Americans have always been divided over whether to welcome or to discourage immigration. But virtually all American leaders have rested their views on notions that the United States has unique providential or world-historical significance-as an asylum for the world's oppressed, as a model to the world, or even as the world's leader. Today, it is normatively desirable for the U.S. to view itself not as the world's "city on a hill" but simply as one worthy political society among many others. (...)
     
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  22.  48
    Roundtable on Political Epistemology.Scott Althaus, Mark Bevir, Jeffrey Friedman, Hélène Landemore, Rogers Smith & Susan Stokes - 2014 - Critical Review: A Journal of Politics and Society 26 (1-2):1-32.
    On August 30, 2013, the American Political Science Association sponsored a roundtable on political epistemology as part of its annual meetings. Co-chairing the roundtable were Jeffrey Friedman, Department of Government, University of Texas at Austin; and Hélène Landemore, Department of Political Science, Yale University. The other participants were Scott Althaus, Department of Political Science, University of Illinois at Urbana-Champaign; Mark Bevir, Department of Political Science, University of California at Berkeley; Rogers Smith, Department of Political Science, University of Pennsylvania; and Susan (...)
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  23. National Obligations and Noncitizens: Special Rights, Human Rights, and Immigration.Rogers M. Smith - 2014 - Politics and Society 42 (3):381-398.
    This paper argues that, in addition to humanitarian concerns, policies toward immigrants should also be shaped by recognition of special responsibilities toward some populations of noncitizens. National governments acquire such responsibilities in part through their histories of coercive impositions on those populations. Former imperial powers, in particular, often possess special obligations toward the inhabitants of their foreign colonies that go beyond their general humanitarian responsibilities. Those obligations might be met in various ways; but if national governments of wealthy, formerly imperial (...)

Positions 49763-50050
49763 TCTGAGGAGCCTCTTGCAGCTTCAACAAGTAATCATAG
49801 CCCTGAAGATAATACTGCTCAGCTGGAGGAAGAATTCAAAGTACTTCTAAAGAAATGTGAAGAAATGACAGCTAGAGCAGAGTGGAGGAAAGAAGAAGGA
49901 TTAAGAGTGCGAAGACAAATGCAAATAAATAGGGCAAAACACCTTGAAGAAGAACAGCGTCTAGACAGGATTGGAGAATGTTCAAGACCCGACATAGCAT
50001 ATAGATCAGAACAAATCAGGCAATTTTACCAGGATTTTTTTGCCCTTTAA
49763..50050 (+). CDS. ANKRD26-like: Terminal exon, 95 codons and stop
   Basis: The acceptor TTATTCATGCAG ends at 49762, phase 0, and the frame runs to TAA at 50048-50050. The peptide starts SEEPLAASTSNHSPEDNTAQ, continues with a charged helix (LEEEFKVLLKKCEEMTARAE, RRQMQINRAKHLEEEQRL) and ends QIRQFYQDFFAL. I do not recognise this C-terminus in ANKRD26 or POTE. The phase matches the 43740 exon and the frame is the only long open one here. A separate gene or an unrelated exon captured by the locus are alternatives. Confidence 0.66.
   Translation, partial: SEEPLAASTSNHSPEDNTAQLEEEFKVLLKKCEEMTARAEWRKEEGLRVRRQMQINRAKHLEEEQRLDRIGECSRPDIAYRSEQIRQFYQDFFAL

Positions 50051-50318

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  24.  11
    Self-Reflection and the Self.Roger Smith - 1997 - In Roy Porter (ed.), Rewriting the Self: Histories From the Renaissance to the Present. Routledge. pp. 49--57.
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  25. Alfred Tauber: Medicine is Ethics: Alfred I. Tauber (1999) Confessions of a Medicine Man: An Essay in Popular Philosophy. Cambridge, MA: Bradford Book, MIT Press. Xviii + 159 Pp. Alfred I. Tauber (2001) Thoreau and the Moral Agency of Knowing. Berkeley: University of California Press. Xi + 317 Pp.Roger Smith - 2002 - History of the Human Sciences 15 (4):145-151.
  26. Book Review: The Birth of Psychology: Paul Mengal, La Naissance de la Psychologie. Paris: L'Harmattan, 2005. ISBN 2-7475-8293-0. 414 Pp. Euro 33 (Paperback). Fernando Vidal, Les Sciences de l''me XVIe—XVIIIe Siècle. Paris: Honoré Champion, 2006. ISBN 2-7453-1303-7. 463 Pp. Euro 82. [REVIEW]Roger Smith - 2009 - History of the Human Sciences 22 (1):134-144.
  27.  1
    Citizenship, Borders, and Human Needs.Rogers Smith (ed.) - 2011 - Pennsylvania University Press.
    From anxiety about Muslim immigrants in Western Europe to concerns about undocumented workers and cross-border security threats in the United States, disputes over immigration have proliferated and intensified in recent years. These debates are among the most contentious facing constitutional democracies, and they show little sign of fading away. Edited and with an introduction by political scientist Rogers M. Smith, Citizenship, Borders, and Human Needs brings together essays by leading international scholars from a wide range of disciplines to explore the (...)
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  28. The Idea of the Self: Jerrold Seigel's, The Idea of the Self: Thought and Experience in Western Europe Since the Seventeenth Century.Roger Smith - 2006 - History of the Human Sciences 19 (2):93-100.
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  29. From the Shining City on a Hill to a Great Metropolis on a Plain? American Stories of Immigration and Peoplehood.Rogers Smith - 2010 - Social Research: An International Quarterly 77 (2):21-44.
    Americans have always been divided over whether to welcome or to discourage immigration. But virtually all American leaders have rested their views on notions that the United States has unique providential or world-historical significance-as an asylum for the world's oppressed, as a model to the world, or even as the world's leader. Today, it is normatively desirable for the U.S. to view itself not as the world's "city on a hill" but simply as one worthy political society among many others. (...)
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  30.  9
    The Senses of Touch and Movement and the Argument for Active Powers.Roger Smith - forthcoming - Hopos: The Journal of the International Society for the History of Philosophy of Science.
  31.  94